With the multitude of different screen sizes and orientations (for example, landscape and portrait) of iOS devices, there are many different sizes in which you want to make sure your view's layout displays properly. In this video, learn how to specify the sizes you wish to test to ensure proper layout of your view on all devices.
- [Instructor] The size of a view can often impact what your layout should look like. If your size is not very wide, your content may fit horizontally, like this, with it truncated. You'll notice this looks similar to the view in the last video. However, if the view is much wider, it may not be truncated but laid out the same. Because of these differences, it's important to include different sizes as part of our matrix of different properties to test. As you see, this represents some properties that we may need to test and different values.
And when we add size, this expands our list of things to test and our number of different variations. You may ask, "How many sizes am I really going to have?" Well, any device can either be in landscape or portrait orientation, so that's two for each screen size. Then, you have numerous devices to support, many of which have different screen sizes. You have the 3.5-inch iPhone 4S, the 4-inch iPhone 5, the 4.7-inch iPhone 7, the 5.5-inch iPhone 7 Plus, the 9.7-inch iPad, the 12-inch iPad, and the list keeps growing.
LayoutTest makes it easy for you to be able to test how your views behave on all different size devices and orientations you support. Let's take a look at how the API works. In LayoutTest, we have a class called ViewSize, or LYT View Size in Objective-C. This class allows you specify either a width, height, or both. This is used by the framework to resize your view automatically. You'll notice the type for width and height are optional. If you don't want it to resize a certain dimension, you specify nil for that dimension.
Let's take a look at how we can use this class to easily test many different sizes. We're going to open up our workspace for this video in the 0203 folder. We're going to be using the same view as before. We're going to take a look at the EntityRowVIew+LayoutTest file. We're going to be adding a method to this called sizesForView. As before, we need to make sure to put public here, because it's part of a public protocol. And here we're going to return an array of sizes to test.
So, let's create our array, and these sizes are specified as the ViewSize type, so we're going to initialize our ViewSize with a width or height or both. In this case, the height doesn't really matter 'cause this view has a static height, so we're only going to specify the width. To do this, we are going to do use some handy constants defined in LayoutTest. When I do ViewSize, since height and width both have a default of nil, if I'm only doing width, I can just specify width.
Now, let's test for an iPhone 4, an iPhone 6, and an iPad width. So, we will do LYTiPhone4Width. Then, we will do... I will actually copy this to make it a little easier and change it to LYTiPhone6Width we said, and LYTiPadWidth.
And we can add as many of these as we want. Anything that we support we should put in here, because it's very simple, and it will test everything for us. Now, there's one thing that's interesting here. In order to test the landscape and portrait orientation, what we can do is we can actually do a ViewSize where the width, instead of being the iPhone4Width, can be the height, because that's essentially what happens when you flip your phone. And we can repeat this with the other two.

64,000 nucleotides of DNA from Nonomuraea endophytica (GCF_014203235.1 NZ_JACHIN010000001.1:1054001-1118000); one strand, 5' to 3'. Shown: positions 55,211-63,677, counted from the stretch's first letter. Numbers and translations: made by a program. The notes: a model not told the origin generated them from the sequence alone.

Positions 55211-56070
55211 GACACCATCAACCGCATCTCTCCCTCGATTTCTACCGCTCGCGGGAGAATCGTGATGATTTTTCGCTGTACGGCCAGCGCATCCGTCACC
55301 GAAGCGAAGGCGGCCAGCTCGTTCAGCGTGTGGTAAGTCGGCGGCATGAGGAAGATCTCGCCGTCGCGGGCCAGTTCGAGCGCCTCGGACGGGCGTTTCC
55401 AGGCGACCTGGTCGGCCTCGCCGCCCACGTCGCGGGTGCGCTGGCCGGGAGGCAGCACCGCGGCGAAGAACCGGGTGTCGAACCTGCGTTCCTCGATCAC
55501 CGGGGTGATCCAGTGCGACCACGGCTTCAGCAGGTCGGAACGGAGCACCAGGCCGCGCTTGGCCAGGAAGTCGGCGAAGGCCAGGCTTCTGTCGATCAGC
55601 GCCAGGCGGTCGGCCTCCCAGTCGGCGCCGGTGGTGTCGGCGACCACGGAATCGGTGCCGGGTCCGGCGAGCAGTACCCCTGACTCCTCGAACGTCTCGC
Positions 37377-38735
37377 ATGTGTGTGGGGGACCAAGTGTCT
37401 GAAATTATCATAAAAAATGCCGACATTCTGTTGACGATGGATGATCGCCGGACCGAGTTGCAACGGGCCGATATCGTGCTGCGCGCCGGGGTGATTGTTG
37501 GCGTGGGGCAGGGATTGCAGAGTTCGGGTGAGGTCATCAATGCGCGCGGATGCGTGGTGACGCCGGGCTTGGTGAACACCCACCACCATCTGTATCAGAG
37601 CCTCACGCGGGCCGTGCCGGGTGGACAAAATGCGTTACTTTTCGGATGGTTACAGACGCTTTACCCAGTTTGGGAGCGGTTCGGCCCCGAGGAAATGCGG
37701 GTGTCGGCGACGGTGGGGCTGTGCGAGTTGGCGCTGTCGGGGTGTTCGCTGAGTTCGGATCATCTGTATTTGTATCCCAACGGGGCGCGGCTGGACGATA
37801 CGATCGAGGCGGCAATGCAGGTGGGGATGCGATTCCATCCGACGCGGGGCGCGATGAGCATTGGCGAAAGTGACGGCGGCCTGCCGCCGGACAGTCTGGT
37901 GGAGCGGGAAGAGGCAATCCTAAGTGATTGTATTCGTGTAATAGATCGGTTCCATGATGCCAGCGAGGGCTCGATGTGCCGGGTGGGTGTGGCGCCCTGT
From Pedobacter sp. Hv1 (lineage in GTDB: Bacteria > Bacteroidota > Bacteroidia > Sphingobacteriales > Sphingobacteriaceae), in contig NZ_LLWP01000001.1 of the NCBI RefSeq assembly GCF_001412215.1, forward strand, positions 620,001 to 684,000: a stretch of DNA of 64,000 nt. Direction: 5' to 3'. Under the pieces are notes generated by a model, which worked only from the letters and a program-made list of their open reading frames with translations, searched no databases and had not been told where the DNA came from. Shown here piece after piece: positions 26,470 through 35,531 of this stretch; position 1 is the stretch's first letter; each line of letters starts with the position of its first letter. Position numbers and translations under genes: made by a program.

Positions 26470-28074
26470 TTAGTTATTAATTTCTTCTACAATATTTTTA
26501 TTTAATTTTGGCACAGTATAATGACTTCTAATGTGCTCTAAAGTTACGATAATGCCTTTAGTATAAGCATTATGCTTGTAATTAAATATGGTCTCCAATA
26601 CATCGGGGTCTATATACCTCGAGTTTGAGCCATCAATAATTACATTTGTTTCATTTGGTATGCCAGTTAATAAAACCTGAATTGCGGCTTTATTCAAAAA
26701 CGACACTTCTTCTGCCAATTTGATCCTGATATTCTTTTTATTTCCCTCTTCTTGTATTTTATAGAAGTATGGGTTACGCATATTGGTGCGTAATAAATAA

Little shortcut, you can do Control and move by words in Xcode. So, I can do Control + Shift and select Width and change it to Height. Now, you may notice that your Control arrow key is mapped to the spaces moving. So, if you want to change that, you can go into System Preferences, Keyboard, and turn off the Mission Control options. And, lastly, iPadWidth we can change to iPadHeight.
And, there we go. We're now testing the iPhone 4, 6, and the iPad, both in portrait and landscape orientations. LayoutTest will automatically size your view according to these dimensions. Instead of listing all of the sizes for every single class you're going to be testing, you can do this once in the LYT config class. Let's take a look at how we'll do that. What we can do is create a new file, and we're going to make it a Unit Test Case Class.
We're going to Subclass LayoutTestCase, and let's just call this BaseLayoutTestCase. In here, we'll delete everything that's here. Let's make sure we import LayoutTest. And what we'll do is in the setUp method, make sure to always call super, and we will call Config.sharedInstance.viewSizesToTest, and we're going to set this to an array here.
Then, we can basically take what we put in here, copy/paste it over. Let's remove this trailing comma there. And now, any test case we make, instead of subclassing LayoutTestCase, we do BaseLayoutTestCase, which is the one we just made. Which means, in the super method, we'll automatically set the different sizes to be tested. So, either of these will work, but you don't need to do both.
If you do, the one that you specify in here will override what you have in the Base class. LayoutTest will automatically size your views if one of the following is true. If the layout knows for certain the height based on the constraints. If you don't use auto-layout, it will use the value from Interface Builder or whatever value you use in initWithFrame. If none of these are true, or if your view is not the correct size, please watch the advanced sizing concepts video, next in this chapter, for instructions.
- Installing the library
- Specifying test data
- Reviewing property-based testing
- Using test data and writing the LayoutTest test
- Testing views at different sizes
- Debugging with snapshots
- Dealing with common errors
- Advanced debugging tips
- Exploring catalog view